Telling Tenants You're the Property Manager

50 Replies

Hello everyone,

I've heard that some people will tell their tenants they are the property manager so that when a dispute comes up they can say the "owner" is the "bad guy" and not them. On the other side of the coin, like I read in The Book on Managing Rental Properties, you can also make the lease the "bad guy" and be firm on enforcing the lease of the property you own. I'm wondering what you think is the better approach especially considering the fact that your name will be listed as the owner on the county/city GIS website that the tenants could easily see. I feel like it would be a bad situation if the tenant actually looks up the listed owner of the property, then confronts you and you are caught in a lie.

Secondly, considering that the owner and owner address are both public info and easily accessible on the city GIS site, is there any way to keep your personal address private? I have a feeling there isn't if you are wanting the property in your name to avoid setting up an LLC and get residential financing on the property instead of commercial. I agree its not good to have your personal address easily accessible to tenants but are there any other options?

Thanks!!

Honesty is always the best policy. Everyone is guilty of stretching that from time to time, but in the case you're talking about....just be honest, they'll respect you more. Do everything you can to hide your personal details, but beyond that be honest....

Originally posted by @Matthew Kirkwold:

Hello everyone,

I've heard that some people will tell their tenants they are the property manager so that when a dispute comes up they can say the "owner" is the "bad guy" and not them. On the other side of the coin, like I read in The Book on Managing Rental Properties, you can also make the lease the "bad guy" and be firm on enforcing the lease of the property you own. I'm wondering what you think is the better approach especially considering the fact that your name will be listed as the owner on the county/city GIS website that the tenants could easily see. I feel like it would be a bad situation if the tenant actually looks up the listed owner of the property, then confronts you and you are caught in a lie.

Secondly, considering that the owner and owner address are both public info and easily accessible on the city GIS site, is there any way to keep your personal address private? I have a feeling there isn't if you are wanting the property in your name to avoid setting up an LLC and get residential financing on the property instead of commercial. I agree its not good to have your personal address easily accessible to tenants but are there any other options?

Thanks!!

We're in the same situation here with the county website. If you want to hide your address here, you can generally set up a mail box with a UPS Store, and use that.

You can get a fake ID in some other name and if there are plenty of pics of you floating around the Web, claim you're the owner's cousin to explain the physical resemblance.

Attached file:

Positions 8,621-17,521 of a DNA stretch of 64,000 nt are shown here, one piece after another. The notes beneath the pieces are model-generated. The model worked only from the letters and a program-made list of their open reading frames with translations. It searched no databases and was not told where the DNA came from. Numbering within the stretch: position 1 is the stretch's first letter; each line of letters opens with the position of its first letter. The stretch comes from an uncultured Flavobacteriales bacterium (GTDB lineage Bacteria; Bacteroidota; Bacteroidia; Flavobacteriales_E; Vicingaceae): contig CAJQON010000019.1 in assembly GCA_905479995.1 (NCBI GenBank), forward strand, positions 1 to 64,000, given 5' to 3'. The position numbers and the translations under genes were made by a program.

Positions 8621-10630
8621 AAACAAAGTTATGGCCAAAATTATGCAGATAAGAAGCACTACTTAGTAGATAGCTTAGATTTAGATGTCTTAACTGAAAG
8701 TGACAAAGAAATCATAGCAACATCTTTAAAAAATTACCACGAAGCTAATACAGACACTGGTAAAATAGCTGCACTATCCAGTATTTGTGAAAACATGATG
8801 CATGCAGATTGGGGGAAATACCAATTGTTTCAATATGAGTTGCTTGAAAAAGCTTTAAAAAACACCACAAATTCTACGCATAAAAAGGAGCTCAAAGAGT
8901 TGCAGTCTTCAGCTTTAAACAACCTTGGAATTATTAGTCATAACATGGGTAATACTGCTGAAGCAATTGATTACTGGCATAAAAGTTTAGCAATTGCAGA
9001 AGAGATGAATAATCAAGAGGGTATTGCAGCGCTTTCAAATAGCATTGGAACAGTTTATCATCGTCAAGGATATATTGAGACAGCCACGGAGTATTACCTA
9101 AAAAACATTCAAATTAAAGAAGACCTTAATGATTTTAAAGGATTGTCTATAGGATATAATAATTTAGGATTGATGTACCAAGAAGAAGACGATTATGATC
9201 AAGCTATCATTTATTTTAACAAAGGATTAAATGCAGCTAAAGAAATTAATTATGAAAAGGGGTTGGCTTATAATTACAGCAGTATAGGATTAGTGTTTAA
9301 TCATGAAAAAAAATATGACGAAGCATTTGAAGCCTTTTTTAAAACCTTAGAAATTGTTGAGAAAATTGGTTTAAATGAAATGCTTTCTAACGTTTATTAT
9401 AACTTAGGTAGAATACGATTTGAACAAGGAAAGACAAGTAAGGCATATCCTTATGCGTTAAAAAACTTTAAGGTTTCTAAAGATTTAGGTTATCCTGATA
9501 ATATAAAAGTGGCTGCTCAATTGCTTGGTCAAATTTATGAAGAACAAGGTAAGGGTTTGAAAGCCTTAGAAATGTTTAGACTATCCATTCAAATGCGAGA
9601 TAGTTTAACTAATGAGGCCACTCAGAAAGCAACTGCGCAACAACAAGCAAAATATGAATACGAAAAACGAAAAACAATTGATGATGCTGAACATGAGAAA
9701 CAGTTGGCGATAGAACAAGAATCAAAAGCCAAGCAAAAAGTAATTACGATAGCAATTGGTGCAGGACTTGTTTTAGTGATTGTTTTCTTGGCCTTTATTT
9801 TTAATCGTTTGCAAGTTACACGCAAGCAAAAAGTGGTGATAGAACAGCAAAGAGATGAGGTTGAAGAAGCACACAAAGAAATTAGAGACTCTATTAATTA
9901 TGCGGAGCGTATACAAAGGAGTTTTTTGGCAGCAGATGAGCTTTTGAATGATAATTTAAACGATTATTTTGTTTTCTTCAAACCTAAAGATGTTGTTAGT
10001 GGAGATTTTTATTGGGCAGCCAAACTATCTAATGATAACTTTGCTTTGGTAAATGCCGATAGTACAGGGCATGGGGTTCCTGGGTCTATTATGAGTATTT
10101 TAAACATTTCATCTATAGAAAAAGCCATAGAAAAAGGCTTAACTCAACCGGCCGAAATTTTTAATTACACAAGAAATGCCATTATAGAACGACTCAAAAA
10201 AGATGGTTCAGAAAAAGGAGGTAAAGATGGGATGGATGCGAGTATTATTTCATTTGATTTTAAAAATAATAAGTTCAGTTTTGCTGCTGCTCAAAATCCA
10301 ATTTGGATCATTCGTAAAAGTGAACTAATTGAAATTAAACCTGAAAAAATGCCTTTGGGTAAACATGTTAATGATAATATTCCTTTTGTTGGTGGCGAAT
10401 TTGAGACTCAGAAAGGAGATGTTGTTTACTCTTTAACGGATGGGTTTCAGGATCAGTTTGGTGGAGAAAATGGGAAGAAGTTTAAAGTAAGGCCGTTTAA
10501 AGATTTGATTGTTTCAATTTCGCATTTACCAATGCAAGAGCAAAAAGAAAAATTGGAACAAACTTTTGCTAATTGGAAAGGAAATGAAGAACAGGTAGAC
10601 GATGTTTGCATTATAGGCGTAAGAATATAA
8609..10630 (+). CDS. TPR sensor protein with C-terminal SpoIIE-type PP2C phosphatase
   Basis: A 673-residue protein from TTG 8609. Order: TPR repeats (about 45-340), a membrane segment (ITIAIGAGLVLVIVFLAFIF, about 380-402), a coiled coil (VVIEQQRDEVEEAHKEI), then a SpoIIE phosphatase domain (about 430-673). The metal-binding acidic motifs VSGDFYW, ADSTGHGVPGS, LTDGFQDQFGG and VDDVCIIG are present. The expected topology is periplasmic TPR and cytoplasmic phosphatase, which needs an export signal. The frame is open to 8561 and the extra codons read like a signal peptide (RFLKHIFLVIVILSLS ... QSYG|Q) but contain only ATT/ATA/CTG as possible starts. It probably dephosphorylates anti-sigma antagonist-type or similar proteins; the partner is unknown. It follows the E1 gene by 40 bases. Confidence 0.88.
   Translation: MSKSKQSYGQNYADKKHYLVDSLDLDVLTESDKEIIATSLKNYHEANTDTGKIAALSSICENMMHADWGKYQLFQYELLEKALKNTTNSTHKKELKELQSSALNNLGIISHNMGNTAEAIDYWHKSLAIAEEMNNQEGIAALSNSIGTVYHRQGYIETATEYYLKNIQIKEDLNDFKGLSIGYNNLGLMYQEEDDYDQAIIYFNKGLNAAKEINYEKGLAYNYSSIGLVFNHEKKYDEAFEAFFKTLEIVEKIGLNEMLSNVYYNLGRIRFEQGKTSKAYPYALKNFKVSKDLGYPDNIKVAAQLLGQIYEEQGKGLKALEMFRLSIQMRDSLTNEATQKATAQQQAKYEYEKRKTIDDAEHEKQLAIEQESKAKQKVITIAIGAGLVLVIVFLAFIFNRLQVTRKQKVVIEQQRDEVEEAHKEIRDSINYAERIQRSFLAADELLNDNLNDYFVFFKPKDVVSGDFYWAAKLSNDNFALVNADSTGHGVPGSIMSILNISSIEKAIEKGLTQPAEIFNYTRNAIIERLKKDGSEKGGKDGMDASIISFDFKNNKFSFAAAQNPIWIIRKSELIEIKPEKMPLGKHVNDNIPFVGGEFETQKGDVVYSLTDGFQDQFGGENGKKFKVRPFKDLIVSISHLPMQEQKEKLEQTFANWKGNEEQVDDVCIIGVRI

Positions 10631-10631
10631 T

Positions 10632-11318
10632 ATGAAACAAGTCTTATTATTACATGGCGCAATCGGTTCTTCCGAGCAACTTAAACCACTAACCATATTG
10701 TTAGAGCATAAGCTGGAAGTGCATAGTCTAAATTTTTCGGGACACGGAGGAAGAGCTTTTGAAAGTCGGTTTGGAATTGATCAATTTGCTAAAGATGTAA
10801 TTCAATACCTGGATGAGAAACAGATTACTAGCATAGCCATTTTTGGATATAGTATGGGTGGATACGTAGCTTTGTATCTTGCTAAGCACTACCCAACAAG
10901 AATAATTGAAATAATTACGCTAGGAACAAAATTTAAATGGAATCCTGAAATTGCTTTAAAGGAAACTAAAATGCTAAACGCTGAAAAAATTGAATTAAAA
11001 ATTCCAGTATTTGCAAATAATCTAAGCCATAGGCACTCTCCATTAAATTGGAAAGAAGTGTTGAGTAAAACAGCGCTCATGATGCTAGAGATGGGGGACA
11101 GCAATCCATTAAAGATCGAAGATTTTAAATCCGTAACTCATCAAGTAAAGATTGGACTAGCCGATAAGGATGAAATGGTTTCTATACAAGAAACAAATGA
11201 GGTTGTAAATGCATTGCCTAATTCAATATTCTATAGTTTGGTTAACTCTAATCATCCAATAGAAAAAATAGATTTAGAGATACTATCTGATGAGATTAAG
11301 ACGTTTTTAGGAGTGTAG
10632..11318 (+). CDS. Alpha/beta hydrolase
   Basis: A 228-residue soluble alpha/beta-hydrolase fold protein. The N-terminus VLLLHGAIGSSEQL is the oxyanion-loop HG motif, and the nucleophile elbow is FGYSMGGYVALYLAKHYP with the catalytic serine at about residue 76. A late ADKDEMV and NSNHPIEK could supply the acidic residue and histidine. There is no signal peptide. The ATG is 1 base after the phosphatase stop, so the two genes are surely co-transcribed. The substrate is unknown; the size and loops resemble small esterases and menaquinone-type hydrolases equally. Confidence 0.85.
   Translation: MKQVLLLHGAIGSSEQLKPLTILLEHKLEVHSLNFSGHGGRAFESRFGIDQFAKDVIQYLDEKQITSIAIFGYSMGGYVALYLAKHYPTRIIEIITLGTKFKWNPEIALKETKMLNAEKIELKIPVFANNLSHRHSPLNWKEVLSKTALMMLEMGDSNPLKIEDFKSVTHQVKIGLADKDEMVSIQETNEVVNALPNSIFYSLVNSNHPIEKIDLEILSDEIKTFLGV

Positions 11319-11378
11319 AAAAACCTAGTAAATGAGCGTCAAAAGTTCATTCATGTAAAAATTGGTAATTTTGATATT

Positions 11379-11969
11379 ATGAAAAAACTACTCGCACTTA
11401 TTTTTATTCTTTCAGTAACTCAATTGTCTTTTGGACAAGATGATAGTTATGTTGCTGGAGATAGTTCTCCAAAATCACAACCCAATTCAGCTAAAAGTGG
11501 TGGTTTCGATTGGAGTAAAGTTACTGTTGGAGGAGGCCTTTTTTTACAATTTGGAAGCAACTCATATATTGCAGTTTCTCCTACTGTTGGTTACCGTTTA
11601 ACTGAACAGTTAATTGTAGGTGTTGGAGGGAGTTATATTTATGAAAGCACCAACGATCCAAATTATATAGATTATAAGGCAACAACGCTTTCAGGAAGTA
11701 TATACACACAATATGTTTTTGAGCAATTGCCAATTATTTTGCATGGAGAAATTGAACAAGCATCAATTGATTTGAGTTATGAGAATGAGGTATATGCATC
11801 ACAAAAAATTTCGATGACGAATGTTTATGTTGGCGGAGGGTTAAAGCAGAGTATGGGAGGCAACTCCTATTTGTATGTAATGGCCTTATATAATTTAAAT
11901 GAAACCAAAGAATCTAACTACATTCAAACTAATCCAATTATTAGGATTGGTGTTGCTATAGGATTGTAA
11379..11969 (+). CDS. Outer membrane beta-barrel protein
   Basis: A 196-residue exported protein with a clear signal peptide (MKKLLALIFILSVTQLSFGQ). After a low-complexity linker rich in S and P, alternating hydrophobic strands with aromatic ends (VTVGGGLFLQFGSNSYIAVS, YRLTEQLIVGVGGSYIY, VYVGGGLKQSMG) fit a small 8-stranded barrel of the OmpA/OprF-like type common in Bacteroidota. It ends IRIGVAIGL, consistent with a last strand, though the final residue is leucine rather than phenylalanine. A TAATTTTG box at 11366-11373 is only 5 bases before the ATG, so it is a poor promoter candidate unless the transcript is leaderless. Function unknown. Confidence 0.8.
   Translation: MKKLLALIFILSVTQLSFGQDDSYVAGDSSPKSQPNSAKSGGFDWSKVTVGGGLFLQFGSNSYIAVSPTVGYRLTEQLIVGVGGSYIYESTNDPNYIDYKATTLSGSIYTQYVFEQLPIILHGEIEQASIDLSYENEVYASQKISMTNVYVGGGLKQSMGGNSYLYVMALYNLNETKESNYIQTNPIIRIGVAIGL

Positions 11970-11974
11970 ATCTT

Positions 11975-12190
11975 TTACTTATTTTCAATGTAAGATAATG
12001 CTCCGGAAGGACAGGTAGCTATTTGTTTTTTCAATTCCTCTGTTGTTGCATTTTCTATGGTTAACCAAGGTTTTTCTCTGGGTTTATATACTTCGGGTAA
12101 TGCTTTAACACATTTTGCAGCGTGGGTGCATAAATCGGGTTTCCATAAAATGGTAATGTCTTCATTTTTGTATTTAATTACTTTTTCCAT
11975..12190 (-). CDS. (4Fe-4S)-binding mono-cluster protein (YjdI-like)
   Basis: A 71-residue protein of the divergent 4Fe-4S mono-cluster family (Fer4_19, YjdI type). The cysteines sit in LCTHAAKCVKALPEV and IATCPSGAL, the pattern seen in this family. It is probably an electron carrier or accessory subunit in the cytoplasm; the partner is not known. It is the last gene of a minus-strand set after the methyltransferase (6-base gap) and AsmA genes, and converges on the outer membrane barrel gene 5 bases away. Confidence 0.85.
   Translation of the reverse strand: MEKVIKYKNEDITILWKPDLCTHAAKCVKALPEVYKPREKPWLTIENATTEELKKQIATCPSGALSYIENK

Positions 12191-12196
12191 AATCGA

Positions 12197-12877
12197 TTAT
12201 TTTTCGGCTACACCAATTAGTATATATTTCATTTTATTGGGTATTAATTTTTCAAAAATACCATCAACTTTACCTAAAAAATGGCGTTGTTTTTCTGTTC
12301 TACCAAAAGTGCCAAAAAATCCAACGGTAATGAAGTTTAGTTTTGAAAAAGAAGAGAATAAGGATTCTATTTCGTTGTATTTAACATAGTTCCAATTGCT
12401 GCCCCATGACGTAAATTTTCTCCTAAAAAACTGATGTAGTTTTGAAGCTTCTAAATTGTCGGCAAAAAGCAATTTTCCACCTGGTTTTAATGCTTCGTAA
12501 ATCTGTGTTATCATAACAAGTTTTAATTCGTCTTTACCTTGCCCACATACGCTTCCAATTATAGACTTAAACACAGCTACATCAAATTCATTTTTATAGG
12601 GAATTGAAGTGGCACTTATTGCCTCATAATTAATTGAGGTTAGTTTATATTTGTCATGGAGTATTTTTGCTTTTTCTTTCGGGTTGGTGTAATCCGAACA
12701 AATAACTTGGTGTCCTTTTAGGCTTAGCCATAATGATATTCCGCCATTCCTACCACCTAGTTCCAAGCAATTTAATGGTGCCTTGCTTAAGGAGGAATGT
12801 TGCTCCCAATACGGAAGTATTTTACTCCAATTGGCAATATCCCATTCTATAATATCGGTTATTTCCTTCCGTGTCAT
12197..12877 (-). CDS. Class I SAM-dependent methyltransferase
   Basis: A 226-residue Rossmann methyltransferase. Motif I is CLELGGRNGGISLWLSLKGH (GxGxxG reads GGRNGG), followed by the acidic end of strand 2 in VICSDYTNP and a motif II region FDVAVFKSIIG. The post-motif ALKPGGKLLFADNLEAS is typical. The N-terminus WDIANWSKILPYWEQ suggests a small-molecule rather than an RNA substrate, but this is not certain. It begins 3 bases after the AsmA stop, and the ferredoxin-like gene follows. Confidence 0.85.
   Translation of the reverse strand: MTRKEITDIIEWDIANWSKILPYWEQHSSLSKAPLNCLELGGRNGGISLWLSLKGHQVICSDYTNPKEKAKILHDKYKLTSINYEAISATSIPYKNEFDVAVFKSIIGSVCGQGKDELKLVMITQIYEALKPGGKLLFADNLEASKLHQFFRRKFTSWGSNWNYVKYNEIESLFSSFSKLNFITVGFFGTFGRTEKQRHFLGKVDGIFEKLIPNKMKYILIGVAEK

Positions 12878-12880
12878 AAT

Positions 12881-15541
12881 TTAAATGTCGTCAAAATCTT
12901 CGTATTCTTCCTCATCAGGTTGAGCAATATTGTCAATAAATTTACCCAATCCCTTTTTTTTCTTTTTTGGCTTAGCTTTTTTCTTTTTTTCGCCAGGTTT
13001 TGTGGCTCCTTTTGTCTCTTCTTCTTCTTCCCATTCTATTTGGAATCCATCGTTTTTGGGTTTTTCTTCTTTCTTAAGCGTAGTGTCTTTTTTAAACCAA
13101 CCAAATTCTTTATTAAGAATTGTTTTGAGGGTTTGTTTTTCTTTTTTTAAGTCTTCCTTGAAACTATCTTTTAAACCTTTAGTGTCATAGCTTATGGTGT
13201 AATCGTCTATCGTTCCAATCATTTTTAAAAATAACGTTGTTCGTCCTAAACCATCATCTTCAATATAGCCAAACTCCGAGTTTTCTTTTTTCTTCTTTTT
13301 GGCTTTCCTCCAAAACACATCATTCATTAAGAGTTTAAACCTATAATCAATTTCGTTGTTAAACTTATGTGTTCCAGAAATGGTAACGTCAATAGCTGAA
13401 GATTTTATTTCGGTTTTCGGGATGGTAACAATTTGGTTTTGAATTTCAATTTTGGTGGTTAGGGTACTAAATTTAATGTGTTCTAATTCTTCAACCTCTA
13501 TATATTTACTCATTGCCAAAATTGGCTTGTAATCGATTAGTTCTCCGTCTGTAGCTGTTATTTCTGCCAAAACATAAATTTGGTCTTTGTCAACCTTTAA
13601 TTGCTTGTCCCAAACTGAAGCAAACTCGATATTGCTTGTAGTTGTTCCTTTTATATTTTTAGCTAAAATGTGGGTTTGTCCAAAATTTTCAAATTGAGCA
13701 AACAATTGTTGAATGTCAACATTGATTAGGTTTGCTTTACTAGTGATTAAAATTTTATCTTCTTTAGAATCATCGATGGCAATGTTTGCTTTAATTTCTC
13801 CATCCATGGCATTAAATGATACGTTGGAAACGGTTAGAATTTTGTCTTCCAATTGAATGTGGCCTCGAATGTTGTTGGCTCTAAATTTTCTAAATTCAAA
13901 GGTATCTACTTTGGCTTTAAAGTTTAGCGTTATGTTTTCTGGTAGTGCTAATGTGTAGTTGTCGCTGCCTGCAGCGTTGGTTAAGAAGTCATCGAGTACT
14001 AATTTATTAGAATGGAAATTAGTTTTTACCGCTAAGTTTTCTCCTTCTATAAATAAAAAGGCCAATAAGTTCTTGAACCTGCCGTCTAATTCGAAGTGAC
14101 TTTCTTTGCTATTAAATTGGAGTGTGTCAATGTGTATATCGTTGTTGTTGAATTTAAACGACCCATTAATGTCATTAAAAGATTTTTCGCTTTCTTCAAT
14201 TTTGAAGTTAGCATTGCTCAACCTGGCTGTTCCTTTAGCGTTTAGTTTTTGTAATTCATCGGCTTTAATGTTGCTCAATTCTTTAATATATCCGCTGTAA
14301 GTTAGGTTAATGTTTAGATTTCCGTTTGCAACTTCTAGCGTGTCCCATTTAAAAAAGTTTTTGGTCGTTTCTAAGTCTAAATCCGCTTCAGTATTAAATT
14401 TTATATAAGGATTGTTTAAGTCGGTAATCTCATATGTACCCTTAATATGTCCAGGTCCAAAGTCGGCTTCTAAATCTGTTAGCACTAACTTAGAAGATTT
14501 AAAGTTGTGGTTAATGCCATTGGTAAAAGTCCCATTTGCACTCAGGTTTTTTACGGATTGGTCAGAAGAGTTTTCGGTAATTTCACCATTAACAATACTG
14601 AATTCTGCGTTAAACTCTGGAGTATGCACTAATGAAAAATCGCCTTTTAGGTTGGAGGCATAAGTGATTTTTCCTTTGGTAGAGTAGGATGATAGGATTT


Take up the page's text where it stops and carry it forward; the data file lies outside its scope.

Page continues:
But generally, if you're self-managing and dealing with a situation when you're renting out single family and residential small multiplex (up to quadplex), this kind of thing isn't a good idea. When you buy the property, you're going to have to introduce yourself to the neighbors. You will tend to learn about and acquire properties with a certain proximity to each other, so you may end up owning multiple properties in a small area. Keeping the fake and real names straight with everybody could get complicated.

As far as making the lease the bad guy goes...I live in Allegheny County, in Pennsylvania. The local district magistrates have enormous authority in dictating what you should do or shouldn't do for a tenant, and the kind of lease sticklers you're talking about don't do well in court. "The lease is the lease is the lease" will work up to a point when you're in court trying to evict your tenant, but not beyond that point. You're not going to be able to use the lease to enforce all kinds of arbitrary, petty, often vindictive rules, as we often see here by new or mentally deficient landlords writing here on Bigger Pockets.

So for us, the best alternative is to introduce ourselves as the landlords, have a straightforward lease, screen carefully, and avoid signing leases for more than six months or a year.

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Don't be afraid to be a landlord.

Don't be afraid to enforce the terms of a lease.

You have far, far more influence with a tenant knowing you are the owner and the buck stops with you.

It is 2021, a tenant is going to find out you are the owner, and when they do and realize you are frightened of your duties and responsibilities then they may believe they have the upper hand. At best they think you are a coward and they will play you out.

This approach can work if you have a property manager managing your multi family house hack, I have had clients take this approach and they give up 8-10% of their monthly rent in turn for not being bothered w/ tenant phone calls. 

Is that the best thing to do? I think it's debatable, but for people who travel a lot for work and/or have a high paying W2 they may deem it more worth it than someone bootstrapping. 

Anyone with a handful of working brain cells and an internet connection can track down your address if they really want to. A guy who lives across from one of my rentals heard it was going to be available, looked me up on the county tax site, and figured out which house I actually lived in by the tax rate and showed up in my driveway one afternoon, wanting to get his sister in the house, lol (I'd already rented it before he got to me!).